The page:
Take Sarah, a graphic designer at a top-tier firm. Chasing perfection, she worked late nights, skipped meals, and even sacrificed weekends. But her relentless chase led to chronic fatigue and, eventually, a two-month medical leave.

The Sweet Spot

Enter the game-changing perspective of business author Greg McKeown. He suggests 85% as the sweet spot of productivity. It’s not about doing less but doing sustainably.

At 85%, employees can maintain consistency, quality, and enthusiasm without burning the candle at both ends. It encourages a culture where work is essential, but so is well-being. It’s about giving your best, most days, without the overwhelming pressure of perfection.

The Science Behind 85%

When we talk about productivity, it's often cloaked in terms of output and deadlines. But there's a whole layer of science, both psychological and physiological, that underpins our capacity to work effectively. Let's dissect this.

The Physiology

Firstly, let's address the body. Steve Magness, an exercise physiologist, sheds light on the concept of "overtraining" in athletes. Just as athletes can't constantly push their bodies to the max without risking injury, employees can't constantly push their minds to the brink without detrimental effects. 

Our brains, like muscles, require periods of rest to recover and regenerate. When we consistently operate at 100%, we're essentially in a state of chronic "mental overtraining", which can lead to burnout, decreased cognitive function, and even mental health issues.

The Psychological Perspective

Now, on to the psychology of it. Aiming for 100% productivity can inadvertently set us up for a binary perspective: perfection or failure. This doesn't leave room for the gray areas of learning, growth, and innovation, which often happen when we're allowed to make mistakes and iterate. 

Psychologists have long championed the importance of a growth mindset, where challenges are seen as opportunities to learn rather than as threats. By setting a productivity goal of 85%, we mentally allow ourselves that buffer to experiment, fail, learn, and ultimately grow.

The Neuroscience Angle

Lastly, neuroscience offers another perspective. Our brain operates in cycles, with periods of high alertness followed by periods of rest. These are called ultradian rhythms. 

Typically, after 90 minutes of intensive work, our brain signals a need for a 20-minute break. Pushing beyond this natural cycle by aiming for constant 100% productivity can lead to diminishing returns in focus and output.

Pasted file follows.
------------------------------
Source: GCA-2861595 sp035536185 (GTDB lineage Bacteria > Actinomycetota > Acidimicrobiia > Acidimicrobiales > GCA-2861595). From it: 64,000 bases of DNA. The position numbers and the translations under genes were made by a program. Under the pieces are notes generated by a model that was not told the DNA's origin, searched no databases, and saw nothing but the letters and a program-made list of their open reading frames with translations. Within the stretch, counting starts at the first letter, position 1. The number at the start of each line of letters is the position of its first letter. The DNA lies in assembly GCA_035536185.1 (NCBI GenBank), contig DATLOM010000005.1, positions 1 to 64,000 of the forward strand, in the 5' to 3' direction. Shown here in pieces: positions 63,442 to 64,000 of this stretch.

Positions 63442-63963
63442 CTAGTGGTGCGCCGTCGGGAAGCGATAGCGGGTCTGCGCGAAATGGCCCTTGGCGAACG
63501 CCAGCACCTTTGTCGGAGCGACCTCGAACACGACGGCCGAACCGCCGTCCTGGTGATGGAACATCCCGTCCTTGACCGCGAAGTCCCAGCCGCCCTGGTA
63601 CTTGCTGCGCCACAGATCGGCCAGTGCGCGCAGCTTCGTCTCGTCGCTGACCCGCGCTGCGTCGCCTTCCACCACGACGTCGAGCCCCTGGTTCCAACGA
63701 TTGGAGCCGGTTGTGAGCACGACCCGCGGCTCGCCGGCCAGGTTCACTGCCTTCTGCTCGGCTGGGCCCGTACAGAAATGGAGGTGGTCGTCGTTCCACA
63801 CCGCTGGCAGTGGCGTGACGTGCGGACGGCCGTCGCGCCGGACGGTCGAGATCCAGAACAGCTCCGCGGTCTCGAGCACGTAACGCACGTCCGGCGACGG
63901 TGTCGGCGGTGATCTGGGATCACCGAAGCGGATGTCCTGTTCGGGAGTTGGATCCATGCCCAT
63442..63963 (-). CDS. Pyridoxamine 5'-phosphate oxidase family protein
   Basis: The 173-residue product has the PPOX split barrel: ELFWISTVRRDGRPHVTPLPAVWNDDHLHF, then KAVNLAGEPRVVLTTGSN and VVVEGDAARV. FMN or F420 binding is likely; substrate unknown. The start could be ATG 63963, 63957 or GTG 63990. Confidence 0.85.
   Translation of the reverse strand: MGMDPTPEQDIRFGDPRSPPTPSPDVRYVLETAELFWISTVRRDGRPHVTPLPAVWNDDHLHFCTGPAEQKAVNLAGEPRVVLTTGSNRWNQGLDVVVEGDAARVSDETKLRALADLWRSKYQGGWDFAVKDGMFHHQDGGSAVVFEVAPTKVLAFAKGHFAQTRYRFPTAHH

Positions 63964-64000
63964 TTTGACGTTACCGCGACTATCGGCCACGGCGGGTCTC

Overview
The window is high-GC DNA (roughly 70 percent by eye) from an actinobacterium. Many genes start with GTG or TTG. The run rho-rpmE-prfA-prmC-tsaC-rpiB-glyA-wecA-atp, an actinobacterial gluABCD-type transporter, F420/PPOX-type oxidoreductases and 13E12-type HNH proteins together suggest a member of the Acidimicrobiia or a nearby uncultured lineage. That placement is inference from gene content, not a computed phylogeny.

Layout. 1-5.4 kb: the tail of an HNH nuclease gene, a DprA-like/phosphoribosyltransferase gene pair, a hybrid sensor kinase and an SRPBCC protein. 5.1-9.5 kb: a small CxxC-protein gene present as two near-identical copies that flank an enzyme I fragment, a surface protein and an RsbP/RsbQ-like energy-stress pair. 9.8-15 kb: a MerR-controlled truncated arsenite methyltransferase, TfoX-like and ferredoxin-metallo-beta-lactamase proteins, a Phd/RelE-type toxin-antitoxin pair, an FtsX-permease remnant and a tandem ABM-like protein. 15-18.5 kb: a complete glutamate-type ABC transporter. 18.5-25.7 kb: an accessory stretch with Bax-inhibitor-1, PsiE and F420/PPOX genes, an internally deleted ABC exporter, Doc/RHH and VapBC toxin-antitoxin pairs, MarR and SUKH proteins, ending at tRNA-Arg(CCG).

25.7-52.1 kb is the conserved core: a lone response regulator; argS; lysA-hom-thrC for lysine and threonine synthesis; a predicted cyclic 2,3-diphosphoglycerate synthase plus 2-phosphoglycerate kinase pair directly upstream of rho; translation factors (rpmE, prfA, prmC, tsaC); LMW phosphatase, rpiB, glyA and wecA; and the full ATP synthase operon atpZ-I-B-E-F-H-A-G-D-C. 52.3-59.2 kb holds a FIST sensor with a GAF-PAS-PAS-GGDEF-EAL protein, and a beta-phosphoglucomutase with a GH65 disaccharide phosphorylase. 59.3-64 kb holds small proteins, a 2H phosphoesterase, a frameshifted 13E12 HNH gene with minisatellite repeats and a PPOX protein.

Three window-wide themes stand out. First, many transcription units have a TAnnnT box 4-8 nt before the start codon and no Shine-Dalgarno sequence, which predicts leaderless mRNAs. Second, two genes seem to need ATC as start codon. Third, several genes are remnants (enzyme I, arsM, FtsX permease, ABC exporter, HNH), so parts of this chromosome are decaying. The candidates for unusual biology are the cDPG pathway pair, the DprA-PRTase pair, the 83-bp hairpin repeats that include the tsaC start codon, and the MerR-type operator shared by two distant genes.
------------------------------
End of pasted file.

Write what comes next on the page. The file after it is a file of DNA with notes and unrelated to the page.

How to Implement the 85% Rule in Your Workplace

Incorporating the 85% rule into your workplace isn't just about changing a number on a performance sheet. It's about embracing a new philosophy of work, one that values sustainability, well-being, and holistic growth. Here's a step-by-step guide on how to make this shift:

1. Begin with Awareness

Before diving into changes, initiate a dialogue. Host workshops or seminars that shed light on the science and philosophy behind the 85% rule. Employees are more likely to embrace a change when they understand its rationale and potential benefits.

2. Set Realistic, Compassionate Goals

Rethink target setting. While it's essential to maintain ambition, ensure that your goals are both challenging and achievable. Instead of pushing teams to their limits every single time, offer them a spectrum of targets that prioritize quality over sheer quantity.

3. Foster a Culture of Well-being

Move away from the "all work and no play" mindset. Introduce wellness programs that cater to both physical and mental health. This could range from meditation sessions, and ergonomic workshops, to even short breaks for relaxation. Remember, a well-rested employee is a more productive one.

4. Promote Open Communication

Create safe spaces for employees to voice their concerns, share their experiences, and offer feedback. Whether through regular check-ins, town hall meetings, or anonymous feedback systems, ensure that there's a two-way communication channel.

5. Rethink Assessment Metrics

Shift the focus from purely quantitative outputs to more qualitative ones. This might mean valuing creativity, innovation, teamwork, and problem-solving skills as much as, if not more than, sheer output.

In a world that often glorifies the hustle, the 85% rule offers a refreshing, sustainable, and, ironically, more productive alternative. Implementing it requires intention, effort, and a genuine commitment to the well-being of your team. But the rewards, both in terms of output and employee happiness, make it well worth the effort.


The quest for 100% productivity is a mirage. It promises an oasis but often leads to a desert of burnout and dissatisfaction. On the other hand, 85% is not just a number but a philosophy - one that champions sustainable effort, well-being, and a holistic approach to work.

Companies and employees alike stand to benefit immensely. It's high time we redefine success, not by the relentless grind but by the balanced, joyful, and sustainable journey. So, here's a challenge: Aim for 85% and watch both happiness and productivity soar.